United States Commission on International Religious Freedom’s 2012 Annual Report

The United States Commission on International Religious Freedom lists India on their Watch List in their Annual Report 2012:

India: Progress in achieving justice for victims of past large-scale incidents of communal violence in India continued to be slow and ineffective. In addition, intimidation, harassment, and occasional small-scale violence against members of religious minority groups continued, particularly against Christians in states with anti-conversion laws. While there has been no large-scale communal violence against religious minorities since 2008, and despite the Indian government‘s recognition of past communal violence and the creation of some structures at various levels to address these issues, the deleterious pace of the judicial responses and the adopted anti-conversion laws enable impunity.

This evaluation by the Commission places India alongside countries such as Afghanistan, Russia and Cuba in their survey of international religious freedom issues. There was one dissenting opinion within the Commission in regard to placing India on this list, who acknowledges recent moves within India to support its religious minorities. However, as far back as 2000, the Commission has communicated concerns about the religious rights and freedoms of minorities in India, and a dozen years later still continues to do so.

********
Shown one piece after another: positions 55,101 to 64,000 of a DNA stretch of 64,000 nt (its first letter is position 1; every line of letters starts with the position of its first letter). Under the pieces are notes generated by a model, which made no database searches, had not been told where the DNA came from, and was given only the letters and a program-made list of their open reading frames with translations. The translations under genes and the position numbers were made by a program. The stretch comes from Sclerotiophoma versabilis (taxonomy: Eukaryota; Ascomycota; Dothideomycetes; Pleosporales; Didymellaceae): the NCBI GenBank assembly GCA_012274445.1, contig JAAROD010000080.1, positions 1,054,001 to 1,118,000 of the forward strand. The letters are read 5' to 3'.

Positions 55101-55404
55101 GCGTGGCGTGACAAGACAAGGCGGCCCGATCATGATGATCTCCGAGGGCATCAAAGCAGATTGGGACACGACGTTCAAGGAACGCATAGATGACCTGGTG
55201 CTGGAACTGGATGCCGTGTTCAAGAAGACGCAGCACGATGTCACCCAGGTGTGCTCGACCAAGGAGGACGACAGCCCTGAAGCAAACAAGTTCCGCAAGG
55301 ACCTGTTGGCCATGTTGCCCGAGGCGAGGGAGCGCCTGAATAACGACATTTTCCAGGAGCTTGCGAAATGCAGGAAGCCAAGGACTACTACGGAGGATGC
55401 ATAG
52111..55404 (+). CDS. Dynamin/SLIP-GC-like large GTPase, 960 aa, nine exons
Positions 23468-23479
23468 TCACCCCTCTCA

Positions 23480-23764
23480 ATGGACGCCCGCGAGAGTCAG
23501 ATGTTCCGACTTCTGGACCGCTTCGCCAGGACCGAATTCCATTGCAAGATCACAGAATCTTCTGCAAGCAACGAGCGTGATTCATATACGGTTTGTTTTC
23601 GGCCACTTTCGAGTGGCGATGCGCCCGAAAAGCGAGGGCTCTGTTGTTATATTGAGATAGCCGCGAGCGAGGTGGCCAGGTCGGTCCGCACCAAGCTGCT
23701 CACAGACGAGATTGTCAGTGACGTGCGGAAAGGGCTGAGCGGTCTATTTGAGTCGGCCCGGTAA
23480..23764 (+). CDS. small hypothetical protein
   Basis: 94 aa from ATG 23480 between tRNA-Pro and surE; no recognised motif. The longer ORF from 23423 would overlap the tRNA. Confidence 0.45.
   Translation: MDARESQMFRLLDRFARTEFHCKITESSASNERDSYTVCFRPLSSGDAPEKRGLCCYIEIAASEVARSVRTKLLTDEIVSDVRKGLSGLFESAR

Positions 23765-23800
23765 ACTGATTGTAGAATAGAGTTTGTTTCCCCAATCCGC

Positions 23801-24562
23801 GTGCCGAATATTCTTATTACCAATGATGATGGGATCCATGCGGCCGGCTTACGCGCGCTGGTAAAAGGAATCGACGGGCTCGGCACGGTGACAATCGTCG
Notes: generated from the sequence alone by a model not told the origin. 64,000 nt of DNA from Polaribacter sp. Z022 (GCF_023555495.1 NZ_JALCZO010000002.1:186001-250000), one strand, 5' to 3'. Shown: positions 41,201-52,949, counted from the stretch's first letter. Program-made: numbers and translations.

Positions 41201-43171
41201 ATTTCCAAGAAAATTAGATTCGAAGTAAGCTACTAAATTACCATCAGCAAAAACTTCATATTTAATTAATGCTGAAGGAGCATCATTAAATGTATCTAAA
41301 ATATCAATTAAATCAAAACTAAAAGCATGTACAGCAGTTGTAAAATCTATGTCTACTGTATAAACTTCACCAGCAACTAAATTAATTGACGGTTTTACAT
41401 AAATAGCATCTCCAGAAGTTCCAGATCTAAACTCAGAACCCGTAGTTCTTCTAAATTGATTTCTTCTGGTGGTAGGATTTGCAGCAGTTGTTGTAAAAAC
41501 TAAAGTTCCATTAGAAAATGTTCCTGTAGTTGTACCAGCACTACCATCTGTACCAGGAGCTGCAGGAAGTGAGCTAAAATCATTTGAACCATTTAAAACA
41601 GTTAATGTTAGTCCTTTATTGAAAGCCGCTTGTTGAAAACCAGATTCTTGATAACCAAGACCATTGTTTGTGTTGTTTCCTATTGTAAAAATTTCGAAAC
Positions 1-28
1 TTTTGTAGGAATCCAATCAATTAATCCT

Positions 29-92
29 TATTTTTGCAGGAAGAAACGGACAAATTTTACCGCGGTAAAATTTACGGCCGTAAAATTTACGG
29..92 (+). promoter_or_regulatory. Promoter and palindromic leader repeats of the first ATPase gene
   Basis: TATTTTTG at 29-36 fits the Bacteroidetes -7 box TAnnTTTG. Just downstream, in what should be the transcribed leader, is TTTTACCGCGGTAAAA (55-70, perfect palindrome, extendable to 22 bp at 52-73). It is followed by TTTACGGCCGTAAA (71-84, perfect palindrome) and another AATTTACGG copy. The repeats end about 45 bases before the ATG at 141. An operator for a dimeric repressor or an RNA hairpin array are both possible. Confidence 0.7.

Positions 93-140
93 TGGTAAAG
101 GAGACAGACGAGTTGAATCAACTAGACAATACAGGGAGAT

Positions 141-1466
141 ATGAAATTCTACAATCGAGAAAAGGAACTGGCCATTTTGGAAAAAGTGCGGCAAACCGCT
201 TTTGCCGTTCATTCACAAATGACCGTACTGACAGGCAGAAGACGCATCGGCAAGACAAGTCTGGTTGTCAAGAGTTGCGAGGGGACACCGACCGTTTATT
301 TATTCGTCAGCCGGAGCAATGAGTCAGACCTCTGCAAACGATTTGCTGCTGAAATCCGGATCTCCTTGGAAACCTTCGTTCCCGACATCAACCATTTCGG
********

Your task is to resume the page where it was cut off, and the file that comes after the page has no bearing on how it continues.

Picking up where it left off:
Three examples of slow and inefficient progress for justice have been cited specifically in the report:

  • the 1984 Sikh pogroms in New Delhi and across India
  • the 2002 anti-Muslim riots in Gujarat
  • the 2007-2008 attacks on Christians in Orissa

This lack of justice, and indeed, the impunity for the perpetrators of these atrocities is at the heart of the international protests by Sikhs of the death sentence (currently stayed) of Bhai Balwant Singh Rajoana. The lack of justice for the deaths of thousands of Sikhs (and other religious minorities) implies a double standard of justice within India and is not only itself a longstanding issue – for Sikhs, it is now approaching its third decade – but is added to the list of grievances the Sikh community has in terms of its treatment by the Indian state.

This is a key and telling omission on the part of high profile writers in western media who are all-to-quick to ascribe the protests to extremists and radicals within the Sikh community in the west, and minimize the legitimate human rights grievances that are acknowledged by this US Commission and human rights organizations around the world.

One comment

  1. Tejpal singh

    Love it. Only thing i have to comment about that people that simply ask for justice or right to live should not be called extremists/radicals


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